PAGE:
1958 Chrysler 300D - Buyer's Guide

By: Cliff Chambers, Unique Cars magazine

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Big and stylish, these are a very special car. Cliff Chambers gives us some expert advice on buying the right one.

The styling excesses of American cars in the 1950s will probably never be replicated (and some don’t want it to be) but that wonderful era when US car design was dominated by lashings of chrome, razor sharp fins, rocket taillights and sheer opulence, is still fondly remembered by millions and some of the cars have become style icons and highly collectable.

While Cadillac is often regarded as the zenith of this era, Chrysler’s 300 series rates even higher for rarity and sheer over-the-top glamour. And they weren’t just pretty faces in diamond tiaras, because from 1955 to the early ’60s Chrysler 300s were America’s most powerful production cars.

These days pre-59 Hemi-powered 300s are keenly sought and none more than the 1958 300D featured here. Just 618 hardtops were made and fewer than 20 percent are thought to have survived.

Designed by styling legend Virgil Exner, the 300 series began with the C-300 in 1955 and was somewhat of a ‘bitsa’, combining an Imperial front clip, New Yorker hardtop centre section and Windsor rear. It packed 224kW 331-cubic-inch Firepower Hemi V8 with twin four-barrel carburettors turning a two-speed Powerflite auto, and it formed the basis for Chrysler’s motorsport ambitions.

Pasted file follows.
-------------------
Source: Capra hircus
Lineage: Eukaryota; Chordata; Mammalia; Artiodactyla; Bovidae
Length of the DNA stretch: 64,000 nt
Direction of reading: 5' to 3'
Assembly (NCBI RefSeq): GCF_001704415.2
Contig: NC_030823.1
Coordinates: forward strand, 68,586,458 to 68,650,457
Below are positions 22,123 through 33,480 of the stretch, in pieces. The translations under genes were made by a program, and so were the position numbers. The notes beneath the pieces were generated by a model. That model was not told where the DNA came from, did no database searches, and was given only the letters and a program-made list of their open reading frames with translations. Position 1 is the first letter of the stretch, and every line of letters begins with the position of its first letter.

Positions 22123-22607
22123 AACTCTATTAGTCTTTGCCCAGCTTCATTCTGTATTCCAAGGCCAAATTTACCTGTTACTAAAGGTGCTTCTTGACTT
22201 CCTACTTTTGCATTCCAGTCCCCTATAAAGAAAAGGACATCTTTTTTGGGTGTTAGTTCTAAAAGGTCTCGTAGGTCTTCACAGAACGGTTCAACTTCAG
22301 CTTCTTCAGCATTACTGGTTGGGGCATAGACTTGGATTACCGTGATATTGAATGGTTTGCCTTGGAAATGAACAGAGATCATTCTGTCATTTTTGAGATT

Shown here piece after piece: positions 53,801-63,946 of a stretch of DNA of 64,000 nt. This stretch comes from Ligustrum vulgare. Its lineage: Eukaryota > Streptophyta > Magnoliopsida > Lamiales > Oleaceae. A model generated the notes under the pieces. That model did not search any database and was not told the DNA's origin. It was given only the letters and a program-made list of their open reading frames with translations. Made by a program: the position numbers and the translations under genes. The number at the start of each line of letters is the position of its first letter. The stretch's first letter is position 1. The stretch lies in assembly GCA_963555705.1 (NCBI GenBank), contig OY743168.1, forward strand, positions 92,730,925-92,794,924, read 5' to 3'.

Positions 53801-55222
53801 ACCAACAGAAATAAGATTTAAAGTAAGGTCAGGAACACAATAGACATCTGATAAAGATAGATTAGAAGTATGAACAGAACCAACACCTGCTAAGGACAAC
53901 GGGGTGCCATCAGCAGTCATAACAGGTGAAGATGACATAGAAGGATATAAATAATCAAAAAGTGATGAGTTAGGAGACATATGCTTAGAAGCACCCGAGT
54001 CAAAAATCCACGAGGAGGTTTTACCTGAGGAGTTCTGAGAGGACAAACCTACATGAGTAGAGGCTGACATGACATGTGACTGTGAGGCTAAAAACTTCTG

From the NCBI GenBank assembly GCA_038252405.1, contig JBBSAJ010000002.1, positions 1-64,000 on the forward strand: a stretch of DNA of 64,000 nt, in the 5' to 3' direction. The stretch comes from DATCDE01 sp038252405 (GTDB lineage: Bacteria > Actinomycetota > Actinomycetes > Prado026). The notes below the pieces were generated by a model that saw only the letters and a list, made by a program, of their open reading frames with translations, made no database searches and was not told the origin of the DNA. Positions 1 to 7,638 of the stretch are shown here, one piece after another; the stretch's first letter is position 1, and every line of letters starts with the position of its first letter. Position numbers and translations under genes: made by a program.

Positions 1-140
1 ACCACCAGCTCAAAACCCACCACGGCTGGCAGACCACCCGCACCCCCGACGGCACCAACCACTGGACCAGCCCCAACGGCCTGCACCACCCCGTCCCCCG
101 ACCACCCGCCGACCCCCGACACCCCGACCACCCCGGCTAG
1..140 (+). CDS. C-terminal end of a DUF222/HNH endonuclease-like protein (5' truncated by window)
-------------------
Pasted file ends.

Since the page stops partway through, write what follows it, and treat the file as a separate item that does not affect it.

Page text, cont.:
The 1956 300B was little changed stylistically but had more power from a 354ci Hemi making either 254kW or 265kW depending on carburetion. You could also now order a three-speed manual transmission and a three-speed auto came on-stream during that year.

The 300C was a completely new car and Chrysler further pushed the power envelope fitting a 280kW 392ci (6.4-litre) Hemi, but you could also order the high-performance twin-four barrel 291kW version, although only 18 of the 2251 300Cs produced were optioned with this engine variant. A head-turning convertible was also on dealership floors.

The Firepower Hemi was canned after the 1958 300D but went out with a bang. Power for the standard engine was now up to 283kW and the 291kW version was fitted with Bendix Electrojector fuel injection. A 300D was clocked at 252km/h (156.3mph) on the Bonneville Salt Flats, an amazing speed for a large heavy production car at the time.